Ever wondered how the Nobel Peace Prize came to be? Read the interesting history below on how the Swedish chemist, engineer, and inventor Alfred Nobel left in his will his vast wealth to award people in various fields, including one for Peace.
This year’s Nobel Peace Prize was awarded to the Organization for the Prohibition of Chemical Weapons (OPCW) as it works in Syria to eradicate their use after a deadly gas attack in the war-torn nation sparked international condemnation. (Read the full Bloomberg article)
Another award I find particularly interesting is the Nobel Prize for Literature. This year’s winner is Alice Monroe, the 82-year old Canadian short story writer. She is the 13th woman to win the Nobel in literature since the awards began in 1901.
When Alfred Nobel died on December 10, 1896, it was discovered that he had left a will, dated November 27, 1895, according to which most of his vast wealth was to be used for five prizes, including one for peace. The prize for peace was to be awarded to the person who “shall have done the most or the best work for fraternity between nations, for the abolition or reduction of standing armies and for the holding of peace congresses.” The prize was to be awarded “by a committee of five persons to be elected by the Norwegian Storting.”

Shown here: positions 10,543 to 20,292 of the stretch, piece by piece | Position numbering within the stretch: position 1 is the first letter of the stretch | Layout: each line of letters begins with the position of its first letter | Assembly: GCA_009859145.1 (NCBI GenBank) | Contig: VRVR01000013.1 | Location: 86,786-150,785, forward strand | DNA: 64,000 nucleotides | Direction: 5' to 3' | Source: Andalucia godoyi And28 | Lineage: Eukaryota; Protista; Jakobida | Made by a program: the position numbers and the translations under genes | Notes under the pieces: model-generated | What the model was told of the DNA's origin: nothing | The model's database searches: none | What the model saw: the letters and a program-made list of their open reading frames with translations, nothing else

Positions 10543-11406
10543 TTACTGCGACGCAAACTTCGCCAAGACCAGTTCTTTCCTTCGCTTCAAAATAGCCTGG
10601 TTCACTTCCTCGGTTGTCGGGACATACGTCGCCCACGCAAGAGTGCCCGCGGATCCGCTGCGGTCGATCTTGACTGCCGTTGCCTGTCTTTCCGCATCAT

Nobel left no explanation as to why the prize for peace was to be awarded by a Norwegian committee while the other four prizes were to be handled by Swedish committees. On this point, therefore, we are dealing only with educated inferences. These are some of the most likely ones: Nobel, who lived most of his life abroad and who wrote his will at the Swedish-Norwegian Club in Paris, may have been influenced by the fact that, until 1905, Norway was in union with Sweden. Since the scientific prizes were to be awarded by the most competent, i.e. Swedish, committees at least the remaining prize for peace ought to be awarded by a Norwegian committee. Nobel may have been aware of the strong interest of the Norwegian Storting (Parliament) in the peaceful solution of international disputes in the 1890s. He might have in fact, considered Norway a more peace-oriented and more democratic country than Sweden. Finally, Nobel may have been influenced by his admiration for Norwegian fiction, particularly by the author Bjørnstjerne Bjørnson, who was a well-known peace activist in the 1890s. Or it may have been a combination of all these factors.
While there was a great deal of controversy surrounding Nobel’s will in Sweden and that of the role of the designated prize-awarding institutions, certainly including the fact that the rebellious Norwegians were to award the Peace Prize, the Norwegian Storting quickly accepted its role as awarder of the Nobel Peace Prize. On April 26, 1897, a month after it had received formal notification from the executors of the will, the Storting voted to accept the responsibility, more than a year before the designated Swedish bodies took similar action. It was to take three years of various legal actions before the first Nobel Prizes could actually be awarded.